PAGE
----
Posts categorized as Birds

Hugh Pollen (1851-1912) – the ultimate faceless bureaucrat?

Hugh Pollen was the influential head of New Zealand’s largest government department for 20 years – but what did he look like? Hugh was the son of medical doctor, civil servant and politician Daniel Pollen (1813-96), who was briefly (1875-76) Premier of New Zealand – i.e. the pre-1907 equivalent of Prime Minister. Hugh entered public… Read more »

Science Live: Expedition Snares Island for teachers

The rugged western cliffs of North-East Iland. Rising to over 120m - 06 Dec 2013. Photo Antony Kusabs, Te Papa.jpg

You may have seen on our blog that our next instalment of Science Live is happening on March 18. This episode will focus on Te Papa scientists’ recent trip to Snares Islands, about 200km south of Fiordland. Science Live is great way for teachers and students to learn about some of the important scientific work… Read more »

Life through a burrowscope lens (Part 4) – subterranean Ohinau Island

  • A fluttering shearwater chick inside its burrow on Ohinau-iti Island. Image: Robyn Blyth
  • A Mercury Island tusked weta inside a burrow on Ohinau Island. Image: Colin Miskelly, Te Papa
  • A fluttering shearwater egg in a burrow on a stack off Ohinau Island. Image: Colin Miskelly, Te Papa
  • A little penguin inside a burrow on Ohinau Island. Image: Colin Miskelly, Te Papa

Te Papa vertebrate curator Dr Colin Miskelly recently spent 12 days on Ohinau Island (east of Whitianga, Coromandel Peninsula) as part of a Te Papa seabird research team. This blog reports on what the team found living underground on the island. As described in previous blogs in this series, a burrowscope is a high-tech tool… Read more »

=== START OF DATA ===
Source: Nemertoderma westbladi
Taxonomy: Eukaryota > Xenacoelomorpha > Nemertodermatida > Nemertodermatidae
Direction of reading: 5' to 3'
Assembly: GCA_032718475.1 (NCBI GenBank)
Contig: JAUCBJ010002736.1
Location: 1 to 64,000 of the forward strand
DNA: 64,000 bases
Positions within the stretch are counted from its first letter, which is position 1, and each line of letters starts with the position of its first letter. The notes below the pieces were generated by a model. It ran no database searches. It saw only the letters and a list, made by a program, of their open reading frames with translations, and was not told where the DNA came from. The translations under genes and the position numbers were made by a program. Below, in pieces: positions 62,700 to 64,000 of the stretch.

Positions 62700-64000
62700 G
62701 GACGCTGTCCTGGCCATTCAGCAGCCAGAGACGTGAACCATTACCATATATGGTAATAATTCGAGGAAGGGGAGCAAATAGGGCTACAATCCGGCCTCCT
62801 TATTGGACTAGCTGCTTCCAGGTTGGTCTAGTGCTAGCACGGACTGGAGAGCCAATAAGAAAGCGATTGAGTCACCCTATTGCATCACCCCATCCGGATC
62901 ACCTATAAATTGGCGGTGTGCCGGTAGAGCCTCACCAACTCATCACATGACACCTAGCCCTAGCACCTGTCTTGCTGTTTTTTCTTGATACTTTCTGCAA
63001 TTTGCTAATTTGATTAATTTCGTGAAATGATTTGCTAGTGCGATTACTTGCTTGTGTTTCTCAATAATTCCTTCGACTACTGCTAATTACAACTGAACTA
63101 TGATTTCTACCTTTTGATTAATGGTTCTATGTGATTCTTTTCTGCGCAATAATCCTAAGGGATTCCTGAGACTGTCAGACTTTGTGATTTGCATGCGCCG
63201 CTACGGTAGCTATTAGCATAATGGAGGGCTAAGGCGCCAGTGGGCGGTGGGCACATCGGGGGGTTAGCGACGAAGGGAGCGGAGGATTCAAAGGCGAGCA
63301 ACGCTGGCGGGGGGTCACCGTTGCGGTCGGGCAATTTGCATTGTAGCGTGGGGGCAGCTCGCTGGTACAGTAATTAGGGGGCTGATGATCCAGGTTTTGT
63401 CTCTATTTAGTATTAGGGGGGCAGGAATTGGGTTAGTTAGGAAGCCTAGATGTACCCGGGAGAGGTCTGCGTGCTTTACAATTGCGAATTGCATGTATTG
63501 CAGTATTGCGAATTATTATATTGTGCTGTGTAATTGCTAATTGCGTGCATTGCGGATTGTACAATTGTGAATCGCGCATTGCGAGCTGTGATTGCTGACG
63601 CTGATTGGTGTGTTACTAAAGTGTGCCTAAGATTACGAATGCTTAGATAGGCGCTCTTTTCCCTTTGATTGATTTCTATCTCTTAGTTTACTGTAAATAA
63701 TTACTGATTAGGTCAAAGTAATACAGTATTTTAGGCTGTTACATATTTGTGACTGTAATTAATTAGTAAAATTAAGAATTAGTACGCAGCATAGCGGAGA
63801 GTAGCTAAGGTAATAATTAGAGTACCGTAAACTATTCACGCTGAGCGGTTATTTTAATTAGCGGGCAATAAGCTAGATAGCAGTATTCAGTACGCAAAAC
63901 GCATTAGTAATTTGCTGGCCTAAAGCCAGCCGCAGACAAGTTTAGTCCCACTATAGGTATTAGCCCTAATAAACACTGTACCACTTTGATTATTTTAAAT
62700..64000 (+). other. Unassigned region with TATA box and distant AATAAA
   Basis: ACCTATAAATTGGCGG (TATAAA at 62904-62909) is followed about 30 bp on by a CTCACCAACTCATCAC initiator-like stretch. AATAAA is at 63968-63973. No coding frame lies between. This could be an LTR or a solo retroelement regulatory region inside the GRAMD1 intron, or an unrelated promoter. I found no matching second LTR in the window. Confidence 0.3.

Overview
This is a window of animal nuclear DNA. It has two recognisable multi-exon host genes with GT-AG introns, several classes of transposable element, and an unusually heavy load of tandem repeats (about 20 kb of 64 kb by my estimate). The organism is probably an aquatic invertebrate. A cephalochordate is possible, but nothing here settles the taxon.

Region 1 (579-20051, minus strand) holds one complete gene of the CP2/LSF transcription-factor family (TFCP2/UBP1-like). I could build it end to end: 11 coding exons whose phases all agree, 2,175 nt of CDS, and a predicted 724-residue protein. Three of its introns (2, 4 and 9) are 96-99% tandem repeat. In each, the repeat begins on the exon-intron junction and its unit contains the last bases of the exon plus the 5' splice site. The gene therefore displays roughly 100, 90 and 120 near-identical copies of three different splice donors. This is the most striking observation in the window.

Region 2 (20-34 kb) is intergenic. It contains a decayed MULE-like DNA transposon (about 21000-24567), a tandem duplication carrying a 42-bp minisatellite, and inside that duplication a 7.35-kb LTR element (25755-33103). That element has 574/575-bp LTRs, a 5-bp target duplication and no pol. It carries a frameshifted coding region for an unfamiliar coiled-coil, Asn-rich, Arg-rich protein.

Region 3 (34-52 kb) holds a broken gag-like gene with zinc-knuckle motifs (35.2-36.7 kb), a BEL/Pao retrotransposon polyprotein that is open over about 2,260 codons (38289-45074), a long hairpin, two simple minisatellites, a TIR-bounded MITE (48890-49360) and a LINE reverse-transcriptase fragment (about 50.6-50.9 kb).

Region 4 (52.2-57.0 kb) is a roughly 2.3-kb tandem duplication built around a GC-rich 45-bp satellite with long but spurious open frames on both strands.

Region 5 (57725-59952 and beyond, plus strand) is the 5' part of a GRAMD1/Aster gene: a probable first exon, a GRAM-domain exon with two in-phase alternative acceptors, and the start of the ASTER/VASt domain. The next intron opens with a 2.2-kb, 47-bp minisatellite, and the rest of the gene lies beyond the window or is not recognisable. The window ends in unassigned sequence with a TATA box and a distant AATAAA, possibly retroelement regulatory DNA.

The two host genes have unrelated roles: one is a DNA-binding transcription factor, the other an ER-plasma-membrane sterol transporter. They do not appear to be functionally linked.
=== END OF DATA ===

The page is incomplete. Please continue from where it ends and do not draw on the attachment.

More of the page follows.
Flesh-footed Shearwater Surveys at Ohinau Island, Coromandel

  • DSC_0532_vsm
  • FFSW
  • Fishing vessel
  • GPS track of FFSW

Keeping track of our protected species populations and their distribution is one of the tasks of biologists, and this summer Te Papa scientists surveyed sites in the Mercury Islands group for seabird populations. Flesh-footed shearwaters Puffinus carneipes breed throughout northern New Zealand, with a total population size in New Zealand of about 10,000 to 15,000 pairs… Read more »

Past and present fauna of Mt Owen, north-west Nelson

A speargrass weevil (Lyperobius clarkei) on an on the speargrass Aciphylla ferox speargrass.

As well as impressive plants, Mount Owen and the Marino Mountains are also zoologically interesting. The wet weather may have prevented us reaching the summit of Mount Owen but it did bring out the slugs and snails. We spotted a giant leaf-veined slug (Amphikonophora gigantea) beside the track on the lower flanks of the mountain…. Read more »

Packed full of stunning pictures, detailed information and beautiful bird calls, NZ Birds Online is an online encyclopaedia of birds created in collaboration between Te Papa, DOC and OSNZ. We’re indebted to the photographers who’ve shared their images with us – and now the world! Joining us for our Meet the photographers series is Craig McKenzie, discussing the perils of too much tea whilst bird spotting…. Read more »

Meet the photographers of NZ Birds Online #5

  • Immature Nankeen night heron. Wanganui, June 2012. Photographer: Ormond Torr © Ormond Torr, courtesy NZ Birds Online.
  • New Zealand pigeon in display flight. Wanganui, December 2007. Photographer: Ormond Torr © Ormond Torr, courtesy NZ Birds Online.
  • Adult swamp harrier in flight. Wanganui, January 2011. Photographer: Ormond Torr © Ormond Torr, courtesy NZ Birds Online.
  • Adult spotted shag in breeding plumage, in profile. Wanganui, August 2008. Photographer: Ormond Torr © Ormond Torr, courtesy NZ Birds Online.

Happy New Year to you all! How was your summer birding? The NZ Birds Online team have been out and about enjoying the flora and fauna of New Zealand. Colin was lucky enough to get to Snares Island to see some of the subterranean avian inhabitants. We’re continuing our Meet the photographers series - as ever, we’re indebted to the photographers… Read more »